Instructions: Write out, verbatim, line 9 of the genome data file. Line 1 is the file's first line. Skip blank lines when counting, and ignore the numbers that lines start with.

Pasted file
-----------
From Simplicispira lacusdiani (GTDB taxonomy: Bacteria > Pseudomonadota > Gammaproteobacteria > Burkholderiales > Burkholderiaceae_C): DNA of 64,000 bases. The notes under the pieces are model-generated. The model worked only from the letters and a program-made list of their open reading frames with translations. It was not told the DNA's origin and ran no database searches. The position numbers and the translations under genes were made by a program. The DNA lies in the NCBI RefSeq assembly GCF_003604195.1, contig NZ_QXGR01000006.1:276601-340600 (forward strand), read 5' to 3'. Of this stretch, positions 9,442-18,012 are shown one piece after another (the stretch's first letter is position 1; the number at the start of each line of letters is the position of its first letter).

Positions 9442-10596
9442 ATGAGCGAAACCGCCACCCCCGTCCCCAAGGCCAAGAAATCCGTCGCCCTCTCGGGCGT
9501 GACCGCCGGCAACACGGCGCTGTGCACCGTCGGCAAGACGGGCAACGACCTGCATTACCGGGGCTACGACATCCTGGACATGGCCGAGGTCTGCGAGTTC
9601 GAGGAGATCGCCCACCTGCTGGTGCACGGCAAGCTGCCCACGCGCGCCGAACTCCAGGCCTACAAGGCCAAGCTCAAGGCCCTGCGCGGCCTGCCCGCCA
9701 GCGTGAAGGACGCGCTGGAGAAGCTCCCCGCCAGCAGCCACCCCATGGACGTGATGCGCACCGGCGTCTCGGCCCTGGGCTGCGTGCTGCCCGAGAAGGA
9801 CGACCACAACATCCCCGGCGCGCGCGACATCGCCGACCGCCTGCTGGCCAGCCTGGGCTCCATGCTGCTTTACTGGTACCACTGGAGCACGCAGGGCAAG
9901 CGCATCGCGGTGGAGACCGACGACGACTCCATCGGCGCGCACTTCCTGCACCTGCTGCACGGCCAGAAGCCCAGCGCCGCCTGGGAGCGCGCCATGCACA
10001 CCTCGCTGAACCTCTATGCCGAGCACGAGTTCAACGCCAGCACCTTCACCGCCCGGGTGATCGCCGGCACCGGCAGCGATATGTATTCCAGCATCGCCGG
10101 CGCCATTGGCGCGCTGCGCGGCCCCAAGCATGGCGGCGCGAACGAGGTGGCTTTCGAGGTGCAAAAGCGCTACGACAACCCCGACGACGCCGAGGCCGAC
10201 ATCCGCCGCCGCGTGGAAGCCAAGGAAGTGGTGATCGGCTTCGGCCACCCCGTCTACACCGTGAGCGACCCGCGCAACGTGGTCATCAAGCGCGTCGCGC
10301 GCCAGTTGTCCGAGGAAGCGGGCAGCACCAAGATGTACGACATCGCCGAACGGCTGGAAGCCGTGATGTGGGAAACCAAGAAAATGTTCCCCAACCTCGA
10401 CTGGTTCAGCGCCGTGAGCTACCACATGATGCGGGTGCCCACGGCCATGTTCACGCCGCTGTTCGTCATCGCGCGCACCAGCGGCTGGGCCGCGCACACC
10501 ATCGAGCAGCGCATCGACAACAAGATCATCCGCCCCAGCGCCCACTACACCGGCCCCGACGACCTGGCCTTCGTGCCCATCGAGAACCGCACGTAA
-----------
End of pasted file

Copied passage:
10001 CCTCGCTGAACCTCTATGCCGAGCACGAGTTCAACGCCAGCACCTTCACCGCCCGGGTGATCGCCGGCACCGGCAGCGATATGTATTCCAGCATCGCCGG